[Editor’s Note: This review may contain spoilers]
Writer: Tim Seeley
Artists: Stephen Molnar, Quinton Winter
What if imaginary friends were real? And what if they weren’t so friendly? This new series by Tim Seeley and Stephen Molnar answers these questions. In a world where “Interdimensional Mental Parasites” exist, it’s up to the IMP division of the FBI to keep people safe. Melba Li is one of the unfortunate ones who can see these parasites and so the FBI recruits her as a member of the IMP division.
First things first, the introduction is fantastic. With little to go on other than the cover, the introduction is perfect to hook readers in and make them uncomfortable. Straight from page one, readers will feel uncomfortable, and it’ll only amplify from there.
Beyond the opening pages, this series looks to have a great premise. The contrast between the silliness of the imaginary friends along with the horror theme lends itself to a great story. It is well paced to somewhat gently let the readers into this world. The introduction plays a big part in this, but at no point does the reader feel confused, only interested and unsettled.
Now avoiding any major spoilers I need to comment on the IMP designs. The scope for creatures is huge with a series like this. The potential for humour is there with characters like Marshal Loch, a sea monster that wears a cowboy hat, but there is also genuine horror with characters like Polly Peachpit. Polly is the character on the cover. She’s reminiscent of some manga horror designs. Her long limbs are uncomfortable to look at, never mind the fact she sometimes has the body of a spider. There was a chance this series could have depicted her as any old monster, but Molnar really makes her hard to look at.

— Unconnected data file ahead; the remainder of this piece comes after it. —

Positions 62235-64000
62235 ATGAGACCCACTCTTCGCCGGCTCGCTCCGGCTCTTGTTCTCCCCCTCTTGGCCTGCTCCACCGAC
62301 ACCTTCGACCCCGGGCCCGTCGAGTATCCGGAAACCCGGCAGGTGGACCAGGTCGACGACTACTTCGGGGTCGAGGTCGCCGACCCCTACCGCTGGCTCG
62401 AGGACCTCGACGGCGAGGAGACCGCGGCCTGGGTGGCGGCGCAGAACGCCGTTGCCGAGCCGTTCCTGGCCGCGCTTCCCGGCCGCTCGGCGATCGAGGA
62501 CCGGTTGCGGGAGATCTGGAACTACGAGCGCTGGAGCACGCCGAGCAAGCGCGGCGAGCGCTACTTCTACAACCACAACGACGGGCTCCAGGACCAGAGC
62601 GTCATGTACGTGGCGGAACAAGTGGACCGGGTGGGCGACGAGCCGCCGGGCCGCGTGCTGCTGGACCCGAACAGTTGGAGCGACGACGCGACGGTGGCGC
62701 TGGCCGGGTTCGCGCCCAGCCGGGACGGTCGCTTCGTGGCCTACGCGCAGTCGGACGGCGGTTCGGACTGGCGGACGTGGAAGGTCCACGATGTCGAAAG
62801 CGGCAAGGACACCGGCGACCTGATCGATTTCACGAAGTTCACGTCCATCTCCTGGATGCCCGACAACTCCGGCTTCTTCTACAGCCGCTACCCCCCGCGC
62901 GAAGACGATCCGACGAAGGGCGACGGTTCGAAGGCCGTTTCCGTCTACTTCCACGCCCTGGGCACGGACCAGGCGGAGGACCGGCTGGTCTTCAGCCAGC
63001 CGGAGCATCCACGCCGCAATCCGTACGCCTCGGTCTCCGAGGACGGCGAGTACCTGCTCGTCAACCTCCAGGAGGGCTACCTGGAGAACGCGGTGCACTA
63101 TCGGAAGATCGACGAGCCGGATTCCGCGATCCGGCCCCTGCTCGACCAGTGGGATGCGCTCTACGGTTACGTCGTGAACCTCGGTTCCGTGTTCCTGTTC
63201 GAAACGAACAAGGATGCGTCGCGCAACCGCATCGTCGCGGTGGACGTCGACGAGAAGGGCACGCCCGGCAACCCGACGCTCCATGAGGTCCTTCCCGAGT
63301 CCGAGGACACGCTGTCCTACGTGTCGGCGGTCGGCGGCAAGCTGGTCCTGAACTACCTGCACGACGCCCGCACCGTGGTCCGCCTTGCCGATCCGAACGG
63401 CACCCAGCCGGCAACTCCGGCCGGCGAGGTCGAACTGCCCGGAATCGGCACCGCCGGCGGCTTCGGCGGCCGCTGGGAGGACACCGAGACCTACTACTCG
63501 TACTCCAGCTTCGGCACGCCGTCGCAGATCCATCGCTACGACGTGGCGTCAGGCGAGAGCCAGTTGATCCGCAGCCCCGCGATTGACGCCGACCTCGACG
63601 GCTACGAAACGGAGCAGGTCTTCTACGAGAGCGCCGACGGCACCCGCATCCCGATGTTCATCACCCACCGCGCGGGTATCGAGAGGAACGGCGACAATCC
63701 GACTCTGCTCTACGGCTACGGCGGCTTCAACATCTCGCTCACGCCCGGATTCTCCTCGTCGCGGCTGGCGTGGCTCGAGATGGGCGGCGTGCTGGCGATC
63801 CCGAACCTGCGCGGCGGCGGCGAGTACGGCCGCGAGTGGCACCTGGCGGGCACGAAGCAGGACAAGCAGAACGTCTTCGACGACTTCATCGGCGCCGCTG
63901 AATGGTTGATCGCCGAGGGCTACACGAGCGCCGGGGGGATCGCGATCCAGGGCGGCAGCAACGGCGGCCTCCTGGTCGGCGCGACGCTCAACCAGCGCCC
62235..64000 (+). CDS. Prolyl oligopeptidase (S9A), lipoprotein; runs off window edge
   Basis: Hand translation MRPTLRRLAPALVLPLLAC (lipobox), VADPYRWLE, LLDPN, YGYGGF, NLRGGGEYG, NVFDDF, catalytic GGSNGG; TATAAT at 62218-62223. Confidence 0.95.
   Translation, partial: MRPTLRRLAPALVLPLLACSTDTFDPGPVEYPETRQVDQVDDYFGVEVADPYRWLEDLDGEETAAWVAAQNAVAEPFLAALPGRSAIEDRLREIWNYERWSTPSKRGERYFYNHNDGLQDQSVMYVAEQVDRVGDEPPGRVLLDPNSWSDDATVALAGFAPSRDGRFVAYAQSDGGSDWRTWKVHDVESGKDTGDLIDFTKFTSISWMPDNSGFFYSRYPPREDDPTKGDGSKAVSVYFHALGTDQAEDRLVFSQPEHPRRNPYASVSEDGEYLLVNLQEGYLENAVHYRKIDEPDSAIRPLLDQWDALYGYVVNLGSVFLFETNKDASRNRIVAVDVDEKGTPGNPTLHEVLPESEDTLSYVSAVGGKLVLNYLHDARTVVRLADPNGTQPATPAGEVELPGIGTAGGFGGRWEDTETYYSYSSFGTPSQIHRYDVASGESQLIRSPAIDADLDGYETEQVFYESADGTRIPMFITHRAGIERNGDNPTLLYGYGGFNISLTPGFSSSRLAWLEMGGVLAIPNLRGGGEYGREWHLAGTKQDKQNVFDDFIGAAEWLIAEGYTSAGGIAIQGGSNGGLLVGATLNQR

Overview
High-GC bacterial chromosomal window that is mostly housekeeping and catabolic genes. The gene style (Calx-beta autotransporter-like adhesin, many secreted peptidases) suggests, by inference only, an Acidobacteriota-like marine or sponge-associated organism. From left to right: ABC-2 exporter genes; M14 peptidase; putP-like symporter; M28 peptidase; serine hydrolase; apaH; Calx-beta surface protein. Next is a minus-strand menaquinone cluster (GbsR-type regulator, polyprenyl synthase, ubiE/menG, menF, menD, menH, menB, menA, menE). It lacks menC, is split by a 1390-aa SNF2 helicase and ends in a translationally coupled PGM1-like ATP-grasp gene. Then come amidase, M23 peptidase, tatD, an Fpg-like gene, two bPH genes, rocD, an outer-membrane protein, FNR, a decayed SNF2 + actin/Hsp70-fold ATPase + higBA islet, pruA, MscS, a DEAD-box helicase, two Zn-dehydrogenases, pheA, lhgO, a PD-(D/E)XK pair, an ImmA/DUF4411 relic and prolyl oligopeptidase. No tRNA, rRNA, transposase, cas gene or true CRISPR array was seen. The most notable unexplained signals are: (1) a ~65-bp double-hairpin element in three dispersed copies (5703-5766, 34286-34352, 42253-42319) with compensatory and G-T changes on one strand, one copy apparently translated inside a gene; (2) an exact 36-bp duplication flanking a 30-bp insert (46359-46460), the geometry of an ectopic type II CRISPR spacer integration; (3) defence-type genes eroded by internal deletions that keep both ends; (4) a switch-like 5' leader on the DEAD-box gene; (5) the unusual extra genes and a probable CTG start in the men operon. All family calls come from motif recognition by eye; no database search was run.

On top of this, she’s not only scary to look at, she’s just generally uncomfortable. The way she talks to Melba Li makes the reader shiver. The subjects she talks about, the way she needs affection, it’s more than just scary. This is a real horror comic. It’s been some time since DC/Vertigo released something so unashamedly horror and that’s a huge positive.
While serviceable, as far as character introductions go, this issue features one of the most cliché things. Each scene Melba Li goes through has a sense of déjà vu for the reader purely because it’s been done a hundred times. Fortunately, this series has its premise to help differentiate it from everything else, but it’s still quite cliché.
For some of the IMPs, their lettering is coloured different. For the most part I understand why this is the case, I even like it. But in one specific instance the colouring is difficult to read. The colour combination just doesn’t work. Maybe it’s my eyes but I struggled to pick up the words from the background. It’s possible this was Seeley’s intention but I doubt it.
Imaginary Fiends is a new series with a lot of promise. A stellar premise with interesting characters makes this a series worthy of picking up.